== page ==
A New Kind of Pulsar

About three times a second, a 10,000-year-old stellar corpse sweeps a beam of gamma-rays toward Earth. Just discovered by NASA’s Fermi Gamma-ray Space Telescope, the object, called a pulsar, is the first one known that “blinks” in pure gamma rays.

About three times a second, a 10,000-year-old stellar corpse sweeps a beam of gamma-rays toward Earth. Just discovered by NASA’s Fermi Gamma-ray Space Telescope, the object, called a pulsar, is the first one known that “blinks” in pure gamma rays.The gamma-ray-only pulsar lies within a supernova remnant known as CTA 1 located about 4,600 light-years away in the constellation Cepheus. Its lighthouse-like beam sweeps Earth’s way every 316.86 milliseconds. The pulsar, which formed in a supernova explosion about 10,000 years ago, emits 1,000 times the energy of our sun.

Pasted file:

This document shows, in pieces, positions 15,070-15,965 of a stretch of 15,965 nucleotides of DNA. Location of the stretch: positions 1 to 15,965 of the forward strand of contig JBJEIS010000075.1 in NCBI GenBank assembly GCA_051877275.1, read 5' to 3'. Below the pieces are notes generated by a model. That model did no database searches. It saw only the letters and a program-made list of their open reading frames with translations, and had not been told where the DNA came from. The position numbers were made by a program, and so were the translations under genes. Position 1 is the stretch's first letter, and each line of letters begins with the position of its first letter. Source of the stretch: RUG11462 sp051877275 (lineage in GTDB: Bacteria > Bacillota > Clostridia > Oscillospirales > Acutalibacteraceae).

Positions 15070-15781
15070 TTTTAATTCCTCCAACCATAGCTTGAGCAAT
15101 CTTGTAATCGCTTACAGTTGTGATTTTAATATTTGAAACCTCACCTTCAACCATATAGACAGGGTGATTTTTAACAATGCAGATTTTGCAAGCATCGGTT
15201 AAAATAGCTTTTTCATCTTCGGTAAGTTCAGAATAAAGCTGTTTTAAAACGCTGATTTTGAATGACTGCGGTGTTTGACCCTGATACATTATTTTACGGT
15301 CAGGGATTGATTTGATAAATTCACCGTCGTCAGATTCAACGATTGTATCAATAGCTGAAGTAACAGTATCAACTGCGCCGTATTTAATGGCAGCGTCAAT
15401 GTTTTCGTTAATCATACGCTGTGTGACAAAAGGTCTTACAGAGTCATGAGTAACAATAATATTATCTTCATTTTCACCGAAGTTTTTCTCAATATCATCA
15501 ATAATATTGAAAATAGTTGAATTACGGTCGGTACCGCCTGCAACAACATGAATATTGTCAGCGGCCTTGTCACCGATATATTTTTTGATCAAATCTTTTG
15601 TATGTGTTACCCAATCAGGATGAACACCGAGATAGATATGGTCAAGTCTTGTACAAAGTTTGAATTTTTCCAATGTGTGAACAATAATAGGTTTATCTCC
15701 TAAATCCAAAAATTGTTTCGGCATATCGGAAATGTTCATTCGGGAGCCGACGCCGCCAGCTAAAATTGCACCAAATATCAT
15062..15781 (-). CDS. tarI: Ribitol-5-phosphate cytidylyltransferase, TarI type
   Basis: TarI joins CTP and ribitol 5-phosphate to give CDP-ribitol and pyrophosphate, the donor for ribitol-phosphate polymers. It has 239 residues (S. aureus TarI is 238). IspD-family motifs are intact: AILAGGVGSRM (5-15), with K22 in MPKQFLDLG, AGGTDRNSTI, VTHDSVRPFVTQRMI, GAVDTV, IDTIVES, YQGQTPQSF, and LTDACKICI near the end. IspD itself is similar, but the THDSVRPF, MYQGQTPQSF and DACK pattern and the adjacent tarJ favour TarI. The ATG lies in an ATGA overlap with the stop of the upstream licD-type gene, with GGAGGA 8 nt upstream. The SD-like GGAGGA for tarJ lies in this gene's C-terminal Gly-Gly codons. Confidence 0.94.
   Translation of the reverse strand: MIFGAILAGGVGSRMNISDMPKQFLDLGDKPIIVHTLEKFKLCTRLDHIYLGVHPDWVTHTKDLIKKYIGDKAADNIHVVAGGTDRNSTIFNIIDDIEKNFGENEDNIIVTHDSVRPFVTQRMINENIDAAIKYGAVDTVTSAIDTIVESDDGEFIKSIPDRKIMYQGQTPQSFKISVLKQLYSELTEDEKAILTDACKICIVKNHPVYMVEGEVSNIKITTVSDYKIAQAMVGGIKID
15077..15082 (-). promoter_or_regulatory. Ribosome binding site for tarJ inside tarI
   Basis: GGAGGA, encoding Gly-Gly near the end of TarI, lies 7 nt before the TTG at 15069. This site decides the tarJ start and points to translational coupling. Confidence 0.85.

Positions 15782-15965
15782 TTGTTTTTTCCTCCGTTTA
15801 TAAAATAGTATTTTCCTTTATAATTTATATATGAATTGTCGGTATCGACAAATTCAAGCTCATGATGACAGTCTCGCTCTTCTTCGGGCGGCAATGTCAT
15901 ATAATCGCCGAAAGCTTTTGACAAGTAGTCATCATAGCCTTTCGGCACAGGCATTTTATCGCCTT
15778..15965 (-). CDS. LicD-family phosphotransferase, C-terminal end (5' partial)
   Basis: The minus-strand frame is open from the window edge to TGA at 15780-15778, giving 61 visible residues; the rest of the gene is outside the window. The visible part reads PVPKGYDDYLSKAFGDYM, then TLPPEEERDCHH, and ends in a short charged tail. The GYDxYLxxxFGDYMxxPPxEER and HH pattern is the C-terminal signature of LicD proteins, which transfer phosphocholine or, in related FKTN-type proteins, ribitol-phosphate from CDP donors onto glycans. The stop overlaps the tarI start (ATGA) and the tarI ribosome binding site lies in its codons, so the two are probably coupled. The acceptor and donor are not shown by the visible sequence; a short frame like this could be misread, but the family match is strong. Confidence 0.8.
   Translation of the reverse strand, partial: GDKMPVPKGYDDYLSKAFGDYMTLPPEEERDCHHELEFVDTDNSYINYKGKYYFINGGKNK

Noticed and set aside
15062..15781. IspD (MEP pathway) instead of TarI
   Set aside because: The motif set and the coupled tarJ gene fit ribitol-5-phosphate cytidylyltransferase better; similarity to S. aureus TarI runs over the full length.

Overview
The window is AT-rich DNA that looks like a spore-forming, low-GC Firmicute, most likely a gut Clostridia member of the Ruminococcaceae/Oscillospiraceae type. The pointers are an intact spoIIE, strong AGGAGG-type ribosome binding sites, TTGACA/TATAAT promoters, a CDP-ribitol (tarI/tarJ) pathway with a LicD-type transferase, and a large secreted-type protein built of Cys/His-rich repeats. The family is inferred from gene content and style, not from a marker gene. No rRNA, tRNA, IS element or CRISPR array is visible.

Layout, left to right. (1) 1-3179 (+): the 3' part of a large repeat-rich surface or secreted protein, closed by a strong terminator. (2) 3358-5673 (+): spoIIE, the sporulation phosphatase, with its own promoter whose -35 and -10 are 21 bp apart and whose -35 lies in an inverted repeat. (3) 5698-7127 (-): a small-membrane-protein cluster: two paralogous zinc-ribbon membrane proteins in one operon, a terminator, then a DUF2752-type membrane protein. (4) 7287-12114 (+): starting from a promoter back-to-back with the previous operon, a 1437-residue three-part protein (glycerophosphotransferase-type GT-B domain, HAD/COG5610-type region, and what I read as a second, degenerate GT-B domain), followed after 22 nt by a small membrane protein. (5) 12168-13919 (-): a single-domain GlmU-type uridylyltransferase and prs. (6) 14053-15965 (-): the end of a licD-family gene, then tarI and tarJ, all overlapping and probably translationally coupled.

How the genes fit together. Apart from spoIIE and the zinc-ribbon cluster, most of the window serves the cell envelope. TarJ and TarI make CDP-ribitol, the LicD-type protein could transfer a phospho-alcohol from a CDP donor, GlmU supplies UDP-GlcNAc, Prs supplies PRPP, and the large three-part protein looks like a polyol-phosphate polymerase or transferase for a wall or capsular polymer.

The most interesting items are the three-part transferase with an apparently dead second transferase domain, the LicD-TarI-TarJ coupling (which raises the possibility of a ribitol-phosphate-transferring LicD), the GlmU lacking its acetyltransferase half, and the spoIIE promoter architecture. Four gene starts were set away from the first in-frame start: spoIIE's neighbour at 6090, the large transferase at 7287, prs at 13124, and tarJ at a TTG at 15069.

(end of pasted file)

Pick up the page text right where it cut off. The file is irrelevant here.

The pulsar in CTA 1 is not located at the center of the supernova’s expanding gaseous shell. Supernova explosions can be asymmetrical, often imparting a “kick” that sends the neutron star careening through space. Based on the remnant’s age and the pulsar’s distance from its center, astronomers believe the neutron star is moving at about a million miles per hour — a typical speed for neutron stars.

Fermi’s Large Area Telescope scans the entire sky every three hours and detects photons with energies ranging from 20 million to more than 300 billion times the energy of visible light.

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